Posted on December 4, 2017, by Bryan Zarpentine

New York Yankees Aaron Boone

Image via

Less than 72 hours after the news was first reported, the New York Yankees have officially named Aaron Boone as their new manager. The Yankees announced the arrangement Monday afternoon, signing Boone to a three-year contract to be the team’s next skipper. Boone replaces Joe Girardi, who was not retained despite leading the Yankees to the ALCS this past season. Boone, a one-time Yankees playoff hero, will be reintroduced to the New York media at Yankee Stadium on Wednesday.

“Words cannot express how humbled I am to wear the pinstripes again as the manager of the Yankees,” Boone said in a statement. “I want to thank the Steinbrenner family and (Yankees GM) Brian Cashman for entrusting me with this tremendous honor and responsibility. I believe we are entering into a special time in New York Yankees history, and I am so excited to be a part of it. I can’t wait to get to work — and that work starts now.”

The Yankees decided on Boone after interviewing six candidates for the position. Only one of those candidates had previous managerial experience in the big leagues. However, Boone was one of two candidates along with the recently retired Carlos Beltran with no prior experience as a coach at the major league level. Since retiring as a major league player, Boone has worked as a television analyst, most recently for ESPN.

Sign up for a FREE Trial Consultation to start working with Legendary Sports Bettor Jon Price

However, Cashman and the Yankees still believe he has all the skills necessary to be a major league manager. After the Yankees let Girardi go, Cashman cited “communication and connectivity” as important characteristics for the team’s next manager. Clearly, Cashman believes Boone possesses these important traits, among others.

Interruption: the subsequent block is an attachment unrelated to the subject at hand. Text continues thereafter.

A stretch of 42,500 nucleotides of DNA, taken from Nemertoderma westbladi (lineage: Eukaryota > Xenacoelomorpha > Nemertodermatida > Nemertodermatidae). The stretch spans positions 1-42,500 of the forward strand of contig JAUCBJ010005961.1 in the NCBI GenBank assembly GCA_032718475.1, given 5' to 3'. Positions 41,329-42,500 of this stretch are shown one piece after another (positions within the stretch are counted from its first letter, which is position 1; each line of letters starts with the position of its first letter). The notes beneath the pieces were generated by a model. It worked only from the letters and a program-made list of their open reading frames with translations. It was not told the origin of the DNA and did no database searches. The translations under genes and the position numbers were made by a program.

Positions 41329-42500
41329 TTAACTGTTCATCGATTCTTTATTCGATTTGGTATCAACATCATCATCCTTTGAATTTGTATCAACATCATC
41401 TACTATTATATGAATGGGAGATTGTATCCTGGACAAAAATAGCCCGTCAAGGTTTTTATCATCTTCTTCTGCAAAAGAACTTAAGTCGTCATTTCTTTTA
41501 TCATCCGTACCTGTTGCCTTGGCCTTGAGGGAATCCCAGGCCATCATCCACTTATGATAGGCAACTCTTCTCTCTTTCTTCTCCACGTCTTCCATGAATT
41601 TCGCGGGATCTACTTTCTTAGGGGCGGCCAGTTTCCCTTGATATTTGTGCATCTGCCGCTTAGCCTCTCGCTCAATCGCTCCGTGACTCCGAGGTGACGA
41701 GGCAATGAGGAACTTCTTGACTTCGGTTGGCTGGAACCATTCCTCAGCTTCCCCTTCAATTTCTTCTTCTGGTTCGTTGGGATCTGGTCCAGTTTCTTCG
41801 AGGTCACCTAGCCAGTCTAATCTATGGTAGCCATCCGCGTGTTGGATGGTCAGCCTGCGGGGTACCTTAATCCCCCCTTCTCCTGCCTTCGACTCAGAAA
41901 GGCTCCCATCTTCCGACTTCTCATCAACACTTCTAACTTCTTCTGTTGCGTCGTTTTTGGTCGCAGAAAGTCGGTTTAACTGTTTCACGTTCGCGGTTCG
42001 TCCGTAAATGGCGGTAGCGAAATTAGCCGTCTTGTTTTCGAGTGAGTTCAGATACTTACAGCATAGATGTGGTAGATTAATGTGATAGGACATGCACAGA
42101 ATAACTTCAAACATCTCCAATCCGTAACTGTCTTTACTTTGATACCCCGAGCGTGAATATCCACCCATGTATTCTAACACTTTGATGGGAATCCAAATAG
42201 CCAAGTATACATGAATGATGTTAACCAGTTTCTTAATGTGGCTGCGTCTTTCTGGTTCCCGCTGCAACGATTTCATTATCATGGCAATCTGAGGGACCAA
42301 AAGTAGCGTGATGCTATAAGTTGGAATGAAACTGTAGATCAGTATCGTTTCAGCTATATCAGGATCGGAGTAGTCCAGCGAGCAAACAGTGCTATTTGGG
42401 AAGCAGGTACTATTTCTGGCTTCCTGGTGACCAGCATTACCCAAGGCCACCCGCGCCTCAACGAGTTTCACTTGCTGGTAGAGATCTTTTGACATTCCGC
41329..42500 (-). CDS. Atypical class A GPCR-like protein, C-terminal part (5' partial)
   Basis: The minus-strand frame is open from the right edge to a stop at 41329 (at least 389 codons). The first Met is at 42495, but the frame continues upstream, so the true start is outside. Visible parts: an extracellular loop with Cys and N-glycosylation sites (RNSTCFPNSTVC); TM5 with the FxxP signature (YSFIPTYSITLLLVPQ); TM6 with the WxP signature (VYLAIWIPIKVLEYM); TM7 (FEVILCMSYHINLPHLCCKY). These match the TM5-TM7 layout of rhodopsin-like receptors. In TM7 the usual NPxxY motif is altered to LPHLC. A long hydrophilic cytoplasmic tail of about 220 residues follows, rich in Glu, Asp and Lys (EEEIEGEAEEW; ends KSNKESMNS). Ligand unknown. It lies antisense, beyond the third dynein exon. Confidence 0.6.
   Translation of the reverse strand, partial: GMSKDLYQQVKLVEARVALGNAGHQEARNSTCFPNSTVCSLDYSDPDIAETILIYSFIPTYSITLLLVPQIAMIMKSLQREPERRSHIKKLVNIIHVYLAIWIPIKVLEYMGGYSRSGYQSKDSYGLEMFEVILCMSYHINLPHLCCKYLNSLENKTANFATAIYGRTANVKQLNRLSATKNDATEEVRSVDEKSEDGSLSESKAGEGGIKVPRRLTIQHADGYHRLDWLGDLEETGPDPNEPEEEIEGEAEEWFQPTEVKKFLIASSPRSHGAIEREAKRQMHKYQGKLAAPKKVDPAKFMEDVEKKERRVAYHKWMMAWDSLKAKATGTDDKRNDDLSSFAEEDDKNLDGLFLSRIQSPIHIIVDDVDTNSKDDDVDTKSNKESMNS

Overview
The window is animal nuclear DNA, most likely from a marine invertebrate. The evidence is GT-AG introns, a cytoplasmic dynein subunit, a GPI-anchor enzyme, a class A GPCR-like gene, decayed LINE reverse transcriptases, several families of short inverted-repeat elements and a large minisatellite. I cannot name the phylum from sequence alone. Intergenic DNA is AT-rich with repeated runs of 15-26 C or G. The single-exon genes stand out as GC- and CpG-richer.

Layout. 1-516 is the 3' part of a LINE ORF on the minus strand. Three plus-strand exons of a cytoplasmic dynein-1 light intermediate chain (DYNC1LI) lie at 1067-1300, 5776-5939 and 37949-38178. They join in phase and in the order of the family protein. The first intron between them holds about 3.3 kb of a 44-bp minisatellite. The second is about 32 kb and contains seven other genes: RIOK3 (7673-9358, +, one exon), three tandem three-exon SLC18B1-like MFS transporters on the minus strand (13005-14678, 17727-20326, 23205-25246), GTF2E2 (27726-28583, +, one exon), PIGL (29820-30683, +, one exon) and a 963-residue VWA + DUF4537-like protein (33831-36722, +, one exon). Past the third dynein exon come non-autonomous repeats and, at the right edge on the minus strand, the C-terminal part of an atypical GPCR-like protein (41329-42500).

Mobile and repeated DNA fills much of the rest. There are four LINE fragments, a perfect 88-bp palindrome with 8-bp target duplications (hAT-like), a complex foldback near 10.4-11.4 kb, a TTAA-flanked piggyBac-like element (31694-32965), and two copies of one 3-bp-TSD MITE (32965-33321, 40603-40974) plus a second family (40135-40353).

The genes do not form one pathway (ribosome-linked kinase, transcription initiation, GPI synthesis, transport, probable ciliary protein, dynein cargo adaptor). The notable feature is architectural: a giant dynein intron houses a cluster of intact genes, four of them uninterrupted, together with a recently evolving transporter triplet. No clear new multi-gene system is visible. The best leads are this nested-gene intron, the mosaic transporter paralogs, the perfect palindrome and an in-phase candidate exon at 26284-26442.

“We also believe Aaron’s interpersonal skills and baseball pedigree will allow him to blend well with the systems we have in place, our baseball operations staff and the 25-man roster,” said Cashman. “On a personal level, I look forward to collaborating with him over the coming years and offering him the support and resources needed to get the most out of our players.”

Boone, of course, has some experience being in New York. He played with the Yankees during the second half of the 2003 season and became a playoff hero after hitting a walk-off home run to win Game 7 of the ALCS. Other than that, he has no experience handling the pressures of the New York media, much less doing so as a manager. However, Boone believes that his time as a member of the media has prepared him to be a manager.

“I find myself managing games all the time and thinking about strategies and how I would handle different situations,” explains Boone. “Certainly, it’s fair to question my experience in actually doing the job, but I would say in a way I’ve been preparing for this job for the last 44 years.”

Perhaps more importantly, Boone says his brief time as a Yankee has prepared him for the pressure that comes with being the manager of the Yankees. If nothing else, he knows what’s expected of him and the team he now leads that was one game away from winning the pennant this past season.

“It’s just understanding what it is to be a Yankee, what it is to play here and just understanding the expectations that go with it,” Boone said. “Certainly the expectations now will be ramped up even more after such a successful season and when you look at the roster that we’re going to potentially have out there. I know what I would be signing up for.”

The leading sports investment firm in the country